Starting in landlocked Nepal tucked in between Tibet, Bhutan, India and Kashmir. Ever since Nepal first opened its borders to outsiders in the 1950s, this tiny mountain nation has had an irresistible mystical allure for travellers. Today, masses of trekkers are drawn to the Himalaya’s most iconic and accessible hiking, with rugged trails to Everest, the Annapurna’s and beyond. The adrenaline rush of rafting down a roaring Nepali river or bungee jumping into a bottomless Himalayan gorge draws others. Madness.
Then it is on India for a complete contrast – hot, busy and oh so colourful. Here you will explore India’s highlights starting with the famous Taj Mahal, the palaces in Rajasthan and the beaches of Goa but not before you have visited the home of the Dalai Lama and helped teach English to the monks and nuns who travel there on a pilgrimage.
You’ll fly into Kathmandu – the centre for Nepal’s music, dance and a treasure of arts, culture and religion, the main ones being Buddhism and Hinduism.
The winding streets are filled with bookshops, extensive markets, handicraft shops along with some the greatest cultural and spiritual world heritage sites in the world: Pashupatinath, Boudhanath, Swayambhunath, Durbar Square, Patan or Bhaktapur, and the lesser-known nearby towns that dot the valley on foot, by bicycle or trishaw are a must see.
Here you will stay in a hotel right in the middle of the city from where you can gently acclimatise to both the altitude and culture. Your days will be spent sightseeing - visiting many of teh famous sites and monuments.
The Royal Chitwan National Park is situated in the central Terai region of Nepal. Chitwan is the Nepal’s oldest national park and now a World Heritage site. This region is a massive contrast to the Kathmandu Valley as it’s in the subtropical southern part of Nepal.
Here you’ll find massive river plains and a steaming jungle hosting one of the largest populations of the rare Bengal tiger, along with the one-horned rhino and wild elephants that are best viewed on elephant-back safaris.
Here you will have time to:
White water raft down the Trishuli River.
Cycle to the elephant breeding centre.
Visit Tharu village and see their famous Stick Dance.
Canoe and jungle trek to track the wildlife.
In many ways the Kathmandu Valley is Nepal. Created by the sword of the Buddhist deity Manjushri, this natural basin is a patchwork of terraced fields and sacred temple towns that showcase the glory of the architects and artisans of Nepal.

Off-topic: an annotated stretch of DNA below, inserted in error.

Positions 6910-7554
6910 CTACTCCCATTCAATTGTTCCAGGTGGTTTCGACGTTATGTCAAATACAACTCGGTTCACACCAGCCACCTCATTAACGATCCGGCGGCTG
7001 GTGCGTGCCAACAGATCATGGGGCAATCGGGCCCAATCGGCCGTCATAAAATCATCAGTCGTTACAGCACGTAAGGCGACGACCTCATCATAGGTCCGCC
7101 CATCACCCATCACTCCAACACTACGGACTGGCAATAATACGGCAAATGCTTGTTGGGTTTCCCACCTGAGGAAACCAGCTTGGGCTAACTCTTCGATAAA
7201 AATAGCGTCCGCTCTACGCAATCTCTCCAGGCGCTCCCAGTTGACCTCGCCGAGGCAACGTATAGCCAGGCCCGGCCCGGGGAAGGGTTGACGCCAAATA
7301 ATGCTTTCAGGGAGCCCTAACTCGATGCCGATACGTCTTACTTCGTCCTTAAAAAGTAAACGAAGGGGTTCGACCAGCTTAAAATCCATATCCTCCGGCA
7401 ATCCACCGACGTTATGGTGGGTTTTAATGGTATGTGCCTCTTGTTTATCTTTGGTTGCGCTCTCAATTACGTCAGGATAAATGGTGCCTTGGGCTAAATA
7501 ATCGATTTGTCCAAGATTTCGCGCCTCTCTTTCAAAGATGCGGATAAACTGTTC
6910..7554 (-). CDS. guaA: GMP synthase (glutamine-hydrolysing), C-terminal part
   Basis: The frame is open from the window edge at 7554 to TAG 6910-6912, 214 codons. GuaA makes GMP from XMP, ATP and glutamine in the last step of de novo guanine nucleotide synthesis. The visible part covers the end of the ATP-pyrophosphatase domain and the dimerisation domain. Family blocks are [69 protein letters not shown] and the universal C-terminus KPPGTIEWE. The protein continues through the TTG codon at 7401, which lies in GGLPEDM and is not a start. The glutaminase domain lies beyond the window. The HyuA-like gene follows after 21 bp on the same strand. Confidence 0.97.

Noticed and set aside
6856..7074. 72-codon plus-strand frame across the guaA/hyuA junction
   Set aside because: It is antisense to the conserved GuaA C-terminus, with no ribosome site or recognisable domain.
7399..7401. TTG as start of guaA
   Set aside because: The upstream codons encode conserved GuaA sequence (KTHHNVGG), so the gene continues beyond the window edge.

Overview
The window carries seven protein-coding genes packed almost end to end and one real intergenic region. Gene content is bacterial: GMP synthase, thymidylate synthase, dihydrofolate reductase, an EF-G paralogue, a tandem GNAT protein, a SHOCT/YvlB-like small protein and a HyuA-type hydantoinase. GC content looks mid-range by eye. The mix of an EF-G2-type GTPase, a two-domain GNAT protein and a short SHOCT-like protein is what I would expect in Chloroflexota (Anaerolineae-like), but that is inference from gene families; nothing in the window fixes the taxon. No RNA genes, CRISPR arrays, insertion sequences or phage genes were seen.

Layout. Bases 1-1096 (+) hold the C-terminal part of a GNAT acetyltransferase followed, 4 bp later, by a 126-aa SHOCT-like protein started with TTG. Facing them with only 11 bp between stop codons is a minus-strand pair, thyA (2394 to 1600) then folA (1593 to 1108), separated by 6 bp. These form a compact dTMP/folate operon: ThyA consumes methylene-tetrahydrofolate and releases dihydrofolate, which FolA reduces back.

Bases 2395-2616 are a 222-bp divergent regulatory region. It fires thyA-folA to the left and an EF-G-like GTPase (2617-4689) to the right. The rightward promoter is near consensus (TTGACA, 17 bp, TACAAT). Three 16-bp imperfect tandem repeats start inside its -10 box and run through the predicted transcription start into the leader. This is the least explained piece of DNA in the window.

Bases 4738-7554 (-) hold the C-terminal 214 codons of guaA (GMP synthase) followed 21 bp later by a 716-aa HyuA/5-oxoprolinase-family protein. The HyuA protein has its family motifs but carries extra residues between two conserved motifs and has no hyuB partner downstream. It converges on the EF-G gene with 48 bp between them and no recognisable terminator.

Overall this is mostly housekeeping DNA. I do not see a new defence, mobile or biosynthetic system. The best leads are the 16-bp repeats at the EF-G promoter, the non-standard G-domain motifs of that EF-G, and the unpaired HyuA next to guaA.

The valley provides a green and lush base for medieval villages, centuries-old temples and sacred sites; while just beyond the valley rim lie the larger than life Himalayan range and the road to Tibet.
Community Development Projects
It is in one of these valleys where we have organised for you to contribute to a volunteering project in an orphanage, monastery or with environmental conservation.
Orphanage or Monastery Project:
As a volunteer you will work to better the lives of the community through basic renovation and teaching. You will have the opportunity to teach English and conduct creative programs including games, music, art, drawing and painting.
Or you will be able to work in the village nursery where to help with seed collection, sowing, mulching, watering and trimming. The nursery produces seedlings that are later distributed for to the local schools, communities, and villagers for planting in community fields.
The Everest region is located in the northeast of Nepal. The prime attraction – the 8,848 m peak of Mt. Everest in the Sagarmatha National Park, also home to two other ‘eight thousanders’ – Lhotse and Cho Oyu – besides other whoppers above 6,000 m.
Designated a World Heritage Site in 1979, much of the 1,148 sq. km park lies above 3,000 m. The park is made up of rugged terrain with deep gorges, glaciers and huge rocks. The vegetation changing from pine, hemlock, fir, juniper, birch and rhododendron to alpine plants and then onto bare rock and snow. It’s home to the ghoral, tahr, serow and musk deer as well as the impeyan pheasant, blood pheasant, red-billed chough and the yellow-billed chough. Mind blowing.
Trek to the Base Camp of Mt Everest
The trek to Everest Base Camp is without doubt one of the most famous in the world and takes you into the heart of the Himalayan Range, with awe-inspiring views. The trek takes you through lush valleys with abundant flora and fauna and through friendly Sherpa villages with their Buddhist monasteries and yaks.
From Kathmandu you will fly to Lukla where you will begin your trek, supported by Sherpa’s who are highly regarded as elite mountaineers and experts in their local terrain.